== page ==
Celie learns how to live from the strong, rebellious women she encounters This production of The Color Purple is an extraordinary testimony to the fact that many of the twentieth century’s…

SOURCE: theartsdesk.com at 07:33AM
Wednesday, February 17, 2021

All On Her Own, Stream.Theatre online review - a vivid monologue on bereavement by Rachel Halliburton

The tilt between our actual selves and our idealised selves will never cease to be an existential tension This stunningly delivered online monologue from a bereaved widow to her husband feel…

SOURCE: theartsdesk.com at 07:03AM
Thursday, December 10, 2020

Nine Lessons and Carols, Almeida Theatre review – spiky portrayal of a world turned upside down by Rachel Halliburton

Skilfully interwoven accounts of a life in which togetherness is forbidden How do you create a secular version of the Nine Lessons and Carols? The original can feel like a formulaic trot thr…

SOURCE: theartsdesk.com at 06:48AM
Saturday, December 5, 2020

The Flying Lovers of Vitebsk, Wise Children review – ravishing vision of Chagall's early life by Rachel Halliburton

An ingenious depiction of the artist's gravity-defying love One of Marc Chagall’s last commissions was for a stained-glass window in Chichester Cathedral, which channelled his characterist…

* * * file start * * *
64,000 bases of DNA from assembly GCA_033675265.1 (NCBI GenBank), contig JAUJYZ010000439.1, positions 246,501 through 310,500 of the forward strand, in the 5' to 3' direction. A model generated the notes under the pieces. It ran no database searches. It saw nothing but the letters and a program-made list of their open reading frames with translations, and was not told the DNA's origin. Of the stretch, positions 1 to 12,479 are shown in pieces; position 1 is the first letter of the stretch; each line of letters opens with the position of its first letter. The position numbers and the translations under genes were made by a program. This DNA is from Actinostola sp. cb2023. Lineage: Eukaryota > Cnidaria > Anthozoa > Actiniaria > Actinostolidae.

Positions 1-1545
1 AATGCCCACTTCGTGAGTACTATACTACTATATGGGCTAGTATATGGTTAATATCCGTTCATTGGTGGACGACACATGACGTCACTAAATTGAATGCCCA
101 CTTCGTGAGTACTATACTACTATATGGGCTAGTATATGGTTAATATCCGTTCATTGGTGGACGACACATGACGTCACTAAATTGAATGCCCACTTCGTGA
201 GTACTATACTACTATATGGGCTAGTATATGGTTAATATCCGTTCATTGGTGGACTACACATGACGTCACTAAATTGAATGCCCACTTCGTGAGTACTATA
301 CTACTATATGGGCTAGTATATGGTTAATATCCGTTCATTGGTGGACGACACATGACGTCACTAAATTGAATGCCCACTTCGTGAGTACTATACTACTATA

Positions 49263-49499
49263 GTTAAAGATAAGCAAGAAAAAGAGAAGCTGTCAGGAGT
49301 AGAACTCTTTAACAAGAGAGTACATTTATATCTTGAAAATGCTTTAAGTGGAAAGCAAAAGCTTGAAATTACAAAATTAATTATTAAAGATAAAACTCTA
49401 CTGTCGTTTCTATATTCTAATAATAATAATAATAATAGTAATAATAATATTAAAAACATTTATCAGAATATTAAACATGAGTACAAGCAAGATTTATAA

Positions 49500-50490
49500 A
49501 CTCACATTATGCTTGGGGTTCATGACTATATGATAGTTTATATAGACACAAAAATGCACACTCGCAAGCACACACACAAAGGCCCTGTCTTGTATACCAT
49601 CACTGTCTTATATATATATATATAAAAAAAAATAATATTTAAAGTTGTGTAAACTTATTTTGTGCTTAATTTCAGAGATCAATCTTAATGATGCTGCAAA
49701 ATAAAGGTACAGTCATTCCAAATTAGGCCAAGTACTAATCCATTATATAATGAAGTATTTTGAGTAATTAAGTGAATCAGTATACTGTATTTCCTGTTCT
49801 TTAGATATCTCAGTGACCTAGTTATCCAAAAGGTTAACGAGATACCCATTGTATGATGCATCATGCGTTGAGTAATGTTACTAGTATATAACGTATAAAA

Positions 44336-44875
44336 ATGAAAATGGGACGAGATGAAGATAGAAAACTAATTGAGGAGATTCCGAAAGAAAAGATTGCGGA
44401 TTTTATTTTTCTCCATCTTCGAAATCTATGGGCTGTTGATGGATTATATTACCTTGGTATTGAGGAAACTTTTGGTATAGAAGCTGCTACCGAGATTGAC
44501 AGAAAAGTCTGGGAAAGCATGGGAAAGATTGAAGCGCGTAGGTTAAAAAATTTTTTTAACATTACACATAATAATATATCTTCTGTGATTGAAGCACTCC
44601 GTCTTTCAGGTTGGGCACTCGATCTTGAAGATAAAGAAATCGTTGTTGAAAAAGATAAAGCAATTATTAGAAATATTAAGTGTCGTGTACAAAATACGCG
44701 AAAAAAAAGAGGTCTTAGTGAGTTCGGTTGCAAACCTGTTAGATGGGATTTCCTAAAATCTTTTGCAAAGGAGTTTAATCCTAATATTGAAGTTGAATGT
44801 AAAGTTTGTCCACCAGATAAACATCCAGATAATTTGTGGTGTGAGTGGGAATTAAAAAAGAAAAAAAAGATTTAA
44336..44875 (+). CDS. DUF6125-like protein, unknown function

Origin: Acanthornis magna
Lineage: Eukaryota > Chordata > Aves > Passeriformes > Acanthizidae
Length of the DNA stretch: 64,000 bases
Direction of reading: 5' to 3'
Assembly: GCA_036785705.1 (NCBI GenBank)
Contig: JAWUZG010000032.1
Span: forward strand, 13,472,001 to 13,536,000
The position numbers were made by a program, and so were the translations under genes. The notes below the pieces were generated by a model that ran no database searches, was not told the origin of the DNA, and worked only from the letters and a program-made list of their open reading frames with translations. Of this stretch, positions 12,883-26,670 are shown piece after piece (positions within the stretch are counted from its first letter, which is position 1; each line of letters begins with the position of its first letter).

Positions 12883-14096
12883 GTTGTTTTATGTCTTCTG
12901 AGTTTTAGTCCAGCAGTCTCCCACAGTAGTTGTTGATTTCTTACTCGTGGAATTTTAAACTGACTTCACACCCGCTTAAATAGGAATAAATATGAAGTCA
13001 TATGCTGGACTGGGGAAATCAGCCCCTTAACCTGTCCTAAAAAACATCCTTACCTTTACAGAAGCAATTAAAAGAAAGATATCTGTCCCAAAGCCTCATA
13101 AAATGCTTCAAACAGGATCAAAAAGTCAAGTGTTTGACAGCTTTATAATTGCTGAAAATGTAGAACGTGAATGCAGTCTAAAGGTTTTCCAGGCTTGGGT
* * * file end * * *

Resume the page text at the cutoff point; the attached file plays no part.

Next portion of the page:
SOURCE: theartsdesk.com at 04:03PM
Friday, October 23, 2020

The Great Gatsby, Immersive London review – a warm and electric tribute to the book by Rachel Halliburton

It's a true achievement to feel the chemistry of a cast whirring into action again The Prohibition-era setting of The Great Gatsby brings an appropriately illicit feel to this bold decisio…

SOURCE: theartsdesk.com at 05:03AM
Friday, September 11, 2020

The Outside Dog & The Hand of God, Bridge Theatre review - gems of frustration and disquiet by Rachel Halliburton

Alan Bennett's monologues make us reflect on our own little worlds For some of us, it doesn’t take a lockdown to imprison us in our own hellish little world. Since his first series of dram…

SOURCE: theartsdesk.com at 06:02AM
Sunday, August 30, 2020

Beat the Devil, Bridge Theatre review – Ralph Fiennes delivers an arresting account of Covid-19 by Rachel Halliburton

Theatre itself become an act of rebellion against the microbe For a riveting, cathartic – and often surprisingly humorous – 50 minutes Ralph Fiennes paces the stage at the Bridge Theatre…

SOURCE: theartsdesk.com at 08:12PM
Friday, July 17, 2020

Amadeus, National Theatre at Home review – wild dance at the edges of sanity by Rachel Halliburton

As Mozart, Adam Gillen erupts onto the stage as a Tourette’s tornado It is 41 years since Peter Shaffer ripped off Mozart’s respectable façade to reveal a foul-mouthed verbally incontin…

SOURCE: theartsdesk.com at 08:24AM
Friday, July 10, 2020

The Deep Blue Sea, National Theatre at Home review - hauntingly elegiac portrayal of Rattigan's world by Rachel Halliburton